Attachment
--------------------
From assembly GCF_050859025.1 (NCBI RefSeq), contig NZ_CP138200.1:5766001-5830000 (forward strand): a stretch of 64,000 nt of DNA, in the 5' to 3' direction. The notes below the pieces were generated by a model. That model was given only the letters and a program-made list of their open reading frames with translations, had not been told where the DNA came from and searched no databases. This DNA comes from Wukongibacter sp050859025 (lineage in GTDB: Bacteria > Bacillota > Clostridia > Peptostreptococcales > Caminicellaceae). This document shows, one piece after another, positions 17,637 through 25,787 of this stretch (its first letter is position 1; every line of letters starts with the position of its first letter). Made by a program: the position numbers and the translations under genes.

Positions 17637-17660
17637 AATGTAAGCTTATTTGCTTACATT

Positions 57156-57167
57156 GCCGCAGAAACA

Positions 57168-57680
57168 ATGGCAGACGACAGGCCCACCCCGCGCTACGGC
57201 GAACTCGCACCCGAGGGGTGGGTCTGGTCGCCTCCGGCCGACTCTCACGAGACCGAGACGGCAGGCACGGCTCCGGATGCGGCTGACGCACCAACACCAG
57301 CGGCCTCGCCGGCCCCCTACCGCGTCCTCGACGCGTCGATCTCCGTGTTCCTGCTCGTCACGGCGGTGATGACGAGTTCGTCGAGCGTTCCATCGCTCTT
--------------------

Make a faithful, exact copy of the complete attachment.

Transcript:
From assembly GCF_050859025.1 (NCBI RefSeq), contig NZ_CP138200.1:5766001-5830000 (forward strand): a stretch of 64,000 nt of DNA, in the 5' to 3' direction. The notes below the pieces were generated by a model. That model was given only the letters and a program-made list of their open reading frames with translations, had not been told where the DNA came from and searched no databases. This DNA comes from Wukongibacter sp050859025 (lineage in GTDB: Bacteria > Bacillota > Clostridia > Peptostreptococcales > Caminicellaceae). This document shows, one piece after another, positions 17,637 through 25,787 of this stretch (its first letter is position 1; every line of letters starts with the position of its first letter). Made by a program: the position numbers and the translations under genes.

Positions 17637-17660
17637 AATGTAAGCTTATTTGCTTACATT

Positions 57156-57167
57156 GCCGCAGAAACA

Positions 57168-57680
57168 ATGGCAGACGACAGGCCCACCCCGCGCTACGGC
57201 GAACTCGCACCCGAGGGGTGGGTCTGGTCGCCTCCGGCCGACTCTCACGAGACCGAGACGGCAGGCACGGCTCCGGATGCGGCTGACGCACCAACACCAG
57301 CGGCCTCGCCGGCCCCCTACCGCGTCCTCGACGCGTCGATCTCCGTGTTCCTGCTCGTCACGGCGGTGATGACGAGTTCGTCGAGCGTTCCATCGCTCTT